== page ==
Dave Dravecky: He Had Made It to the Big leagues, but Then Doctors Gave Him Bad News was written by Dave Dravecky  with Tim Stafford. (It has 122 pages and is the abridged version of Comeback.) It was published by Zondervan Publishing Company (1993).

Dave Dravecky is most well known for “the pitch heard around the world.” In a game against the Montreal Expos, Dravecky, of the San Francisco Giants, was pitching when he threw the fastball that changed his life. Dravecky’s left arm snapped as he let go, sending him tumbling off the mound and screaming in agony. This book is the story of his life leading up to that final pitch.

Dravecky started playing baseball as young boy and dreamed of playing in the major leagues. He began his career as a minor league player. While he was playing in Texas with Byron Ballard, he became a Christian.

Many reports said Christians didn’t play with guts because they were too nice, but Dravecky would redefine “guts.” Pitching for major league teams including the San Francisco Giants, he seemed unstoppable. Until one day after being put on the disabled list, a check-up showed a lump on his arm muscle. It was cancerous and it needed to be removed. The doctors said the surgery would be career-ending since they would need to remove part of his deltoid muscle.

Dravecky had the surgery and it was successful; they removed the cancer. He was determined to come back and play again. But if he couldn’t, he would accept it. He worked out the arm slowly at first, even throwing a football. It seemed to cause some pain but he worked and worked. Eventually he could pitch. He pitched again in the major leagues even after his major arm surgery.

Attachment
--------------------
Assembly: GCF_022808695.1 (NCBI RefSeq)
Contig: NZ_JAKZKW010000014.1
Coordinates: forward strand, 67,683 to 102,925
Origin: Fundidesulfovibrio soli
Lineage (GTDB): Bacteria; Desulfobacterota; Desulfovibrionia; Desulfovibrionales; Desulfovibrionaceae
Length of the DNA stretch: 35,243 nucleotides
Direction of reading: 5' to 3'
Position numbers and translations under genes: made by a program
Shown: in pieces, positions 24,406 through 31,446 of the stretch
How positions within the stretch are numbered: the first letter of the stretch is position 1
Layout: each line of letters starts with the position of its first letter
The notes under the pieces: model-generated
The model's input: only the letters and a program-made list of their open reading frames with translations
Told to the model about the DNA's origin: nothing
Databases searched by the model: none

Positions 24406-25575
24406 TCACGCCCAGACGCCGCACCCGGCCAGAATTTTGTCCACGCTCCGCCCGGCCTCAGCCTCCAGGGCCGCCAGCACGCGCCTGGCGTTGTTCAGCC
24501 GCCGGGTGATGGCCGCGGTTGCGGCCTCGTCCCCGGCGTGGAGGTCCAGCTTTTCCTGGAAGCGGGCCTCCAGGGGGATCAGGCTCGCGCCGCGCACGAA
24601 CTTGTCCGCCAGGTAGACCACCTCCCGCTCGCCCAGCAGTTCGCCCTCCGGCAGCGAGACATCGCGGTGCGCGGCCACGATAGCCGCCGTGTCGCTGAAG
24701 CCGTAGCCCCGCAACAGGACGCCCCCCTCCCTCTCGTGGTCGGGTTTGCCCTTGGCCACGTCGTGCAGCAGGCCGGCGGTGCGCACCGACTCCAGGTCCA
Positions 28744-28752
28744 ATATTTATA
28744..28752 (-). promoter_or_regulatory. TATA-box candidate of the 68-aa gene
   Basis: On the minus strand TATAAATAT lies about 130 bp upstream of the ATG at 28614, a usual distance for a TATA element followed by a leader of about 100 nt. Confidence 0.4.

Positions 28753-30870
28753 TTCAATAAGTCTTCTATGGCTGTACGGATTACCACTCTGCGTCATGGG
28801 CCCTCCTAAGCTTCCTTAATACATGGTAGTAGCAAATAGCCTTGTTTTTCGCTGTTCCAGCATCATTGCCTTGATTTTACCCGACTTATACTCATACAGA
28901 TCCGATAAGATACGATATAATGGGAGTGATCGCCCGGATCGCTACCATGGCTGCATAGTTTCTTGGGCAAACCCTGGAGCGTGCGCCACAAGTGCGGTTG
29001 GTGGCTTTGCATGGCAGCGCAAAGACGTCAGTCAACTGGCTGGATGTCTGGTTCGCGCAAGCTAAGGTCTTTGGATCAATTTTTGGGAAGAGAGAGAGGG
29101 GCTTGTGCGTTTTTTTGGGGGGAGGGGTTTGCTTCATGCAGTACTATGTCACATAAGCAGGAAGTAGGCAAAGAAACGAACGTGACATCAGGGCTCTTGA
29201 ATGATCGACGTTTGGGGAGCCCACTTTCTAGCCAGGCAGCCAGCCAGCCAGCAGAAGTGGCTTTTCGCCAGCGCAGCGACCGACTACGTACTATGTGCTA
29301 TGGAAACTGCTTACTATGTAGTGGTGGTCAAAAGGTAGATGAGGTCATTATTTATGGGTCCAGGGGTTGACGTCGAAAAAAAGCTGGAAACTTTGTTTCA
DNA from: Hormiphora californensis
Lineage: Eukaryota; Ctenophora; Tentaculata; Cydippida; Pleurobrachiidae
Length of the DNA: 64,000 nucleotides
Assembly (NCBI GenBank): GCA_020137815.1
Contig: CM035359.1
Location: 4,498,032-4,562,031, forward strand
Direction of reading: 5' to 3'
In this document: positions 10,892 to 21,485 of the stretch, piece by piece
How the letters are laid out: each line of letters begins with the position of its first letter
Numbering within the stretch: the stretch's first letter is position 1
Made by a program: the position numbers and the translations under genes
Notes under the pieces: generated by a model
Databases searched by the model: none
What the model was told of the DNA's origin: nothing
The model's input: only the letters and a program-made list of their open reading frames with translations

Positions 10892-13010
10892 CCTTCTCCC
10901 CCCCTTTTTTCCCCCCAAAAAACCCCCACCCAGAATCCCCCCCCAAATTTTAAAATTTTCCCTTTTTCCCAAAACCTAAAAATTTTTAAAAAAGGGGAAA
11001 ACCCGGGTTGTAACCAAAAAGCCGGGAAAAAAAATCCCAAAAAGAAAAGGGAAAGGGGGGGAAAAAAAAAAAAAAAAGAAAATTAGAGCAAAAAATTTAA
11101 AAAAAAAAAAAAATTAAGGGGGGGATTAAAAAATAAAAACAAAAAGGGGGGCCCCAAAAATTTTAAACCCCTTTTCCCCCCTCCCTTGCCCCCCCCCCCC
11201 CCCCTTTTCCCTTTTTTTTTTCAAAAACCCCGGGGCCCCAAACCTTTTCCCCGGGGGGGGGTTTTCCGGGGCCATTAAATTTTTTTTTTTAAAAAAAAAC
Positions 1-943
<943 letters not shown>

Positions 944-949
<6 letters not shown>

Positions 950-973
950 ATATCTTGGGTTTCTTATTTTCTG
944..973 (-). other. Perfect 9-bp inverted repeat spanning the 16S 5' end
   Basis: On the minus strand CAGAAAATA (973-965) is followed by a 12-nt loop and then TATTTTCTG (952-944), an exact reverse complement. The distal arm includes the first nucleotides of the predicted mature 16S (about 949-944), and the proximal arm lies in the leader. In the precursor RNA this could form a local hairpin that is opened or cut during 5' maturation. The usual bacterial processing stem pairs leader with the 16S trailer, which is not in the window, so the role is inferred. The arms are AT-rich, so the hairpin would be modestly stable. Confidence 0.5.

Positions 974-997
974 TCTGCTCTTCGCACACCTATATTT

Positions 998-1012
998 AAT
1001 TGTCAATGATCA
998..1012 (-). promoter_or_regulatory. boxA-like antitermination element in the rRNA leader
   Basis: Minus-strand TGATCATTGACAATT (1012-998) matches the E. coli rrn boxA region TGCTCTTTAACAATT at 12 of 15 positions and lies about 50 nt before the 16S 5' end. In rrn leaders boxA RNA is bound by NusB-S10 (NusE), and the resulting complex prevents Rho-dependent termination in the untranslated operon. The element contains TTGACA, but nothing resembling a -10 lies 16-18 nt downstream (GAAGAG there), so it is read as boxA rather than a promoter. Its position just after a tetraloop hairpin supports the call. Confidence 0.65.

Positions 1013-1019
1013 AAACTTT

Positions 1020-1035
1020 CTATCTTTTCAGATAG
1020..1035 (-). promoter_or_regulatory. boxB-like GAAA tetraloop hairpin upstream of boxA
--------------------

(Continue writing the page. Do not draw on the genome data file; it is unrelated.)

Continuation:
This book is Dave Dravecky’s journey through his baseball career that would end with one final pitch. He said throughout the journey that he was sad, but God gave him a gift twice. He got to play in the major leagues and he got a comeback. Dravecky’s final pitch was in the summer of 1989. That year the Giants would go on to win the National League Championship and play the Oakland Athletics in the World Series.

The players of the Giants awarded Dravecky the Willie Mac Award. He returned home for a final surgery. This time it was to remove his entire arm because the cancer had returned.

This book is good for ages 8-12, especially boys interested in baseball. Dravecky’s is a story of perseverance and hope.

From Nancy: Dave Dravecky has written several inspirational books for adults. On Amazon I read about Called Up: Stories of Life and Faith from the Great Game of Baseball and The Worth of a Man. These books might be good for fathers and their teenage sons to read together. I haven’t read them so I cannot recommend them, but I did want to direct your attention to them.

Kristina O’Brien is the mother of three children, twin girls and a boy. She is an avid reader and a credentialed teacher. She has taught both middle school and high school history.